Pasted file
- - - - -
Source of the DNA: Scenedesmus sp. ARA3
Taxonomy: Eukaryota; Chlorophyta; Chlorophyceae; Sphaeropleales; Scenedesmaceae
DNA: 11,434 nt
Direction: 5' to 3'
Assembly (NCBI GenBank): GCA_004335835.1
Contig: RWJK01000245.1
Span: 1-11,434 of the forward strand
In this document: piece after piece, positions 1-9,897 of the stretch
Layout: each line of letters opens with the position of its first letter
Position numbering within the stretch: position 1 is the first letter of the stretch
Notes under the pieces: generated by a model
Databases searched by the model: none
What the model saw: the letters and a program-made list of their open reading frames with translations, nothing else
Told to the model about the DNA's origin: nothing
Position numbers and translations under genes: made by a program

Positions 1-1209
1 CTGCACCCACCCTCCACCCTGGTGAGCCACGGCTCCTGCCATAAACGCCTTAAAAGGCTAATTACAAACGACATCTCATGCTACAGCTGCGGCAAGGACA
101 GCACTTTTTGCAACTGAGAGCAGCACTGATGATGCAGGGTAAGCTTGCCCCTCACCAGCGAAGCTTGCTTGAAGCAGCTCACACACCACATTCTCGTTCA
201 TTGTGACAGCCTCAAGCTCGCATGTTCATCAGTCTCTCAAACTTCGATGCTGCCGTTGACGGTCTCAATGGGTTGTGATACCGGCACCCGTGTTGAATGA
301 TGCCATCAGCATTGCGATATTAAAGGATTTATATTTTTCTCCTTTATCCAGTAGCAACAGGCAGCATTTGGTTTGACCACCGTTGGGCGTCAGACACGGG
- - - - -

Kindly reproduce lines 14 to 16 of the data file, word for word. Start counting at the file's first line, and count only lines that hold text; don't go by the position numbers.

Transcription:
Told to the model about the DNA's origin: nothing
Position numbers and translations under genes: made by a program

Positions 1-1209